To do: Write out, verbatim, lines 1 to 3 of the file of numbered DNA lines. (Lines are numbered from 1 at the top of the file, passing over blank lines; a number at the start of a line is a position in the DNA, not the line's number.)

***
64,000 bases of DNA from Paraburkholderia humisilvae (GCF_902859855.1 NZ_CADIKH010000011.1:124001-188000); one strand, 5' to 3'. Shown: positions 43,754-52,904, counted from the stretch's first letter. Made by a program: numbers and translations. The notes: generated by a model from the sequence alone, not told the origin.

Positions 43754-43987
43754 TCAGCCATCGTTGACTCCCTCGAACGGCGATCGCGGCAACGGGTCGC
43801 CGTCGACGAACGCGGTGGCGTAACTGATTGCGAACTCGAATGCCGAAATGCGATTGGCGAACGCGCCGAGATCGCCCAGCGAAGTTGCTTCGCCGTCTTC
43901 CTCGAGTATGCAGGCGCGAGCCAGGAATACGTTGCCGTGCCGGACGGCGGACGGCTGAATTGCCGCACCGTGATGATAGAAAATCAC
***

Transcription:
64,000 bases of DNA from Paraburkholderia humisilvae (GCF_902859855.1 NZ_CADIKH010000011.1:124001-188000); one strand, 5' to 3'. Shown: positions 43,754-52,904, counted from the stretch's first letter. Made by a program: numbers and translations. The notes: generated by a model from the sequence alone, not told the origin.

Positions 43754-43987
43754 TCAGCCATCGTTGACTCCCTCGAACGGCGATCGCGGCAACGGGTCGC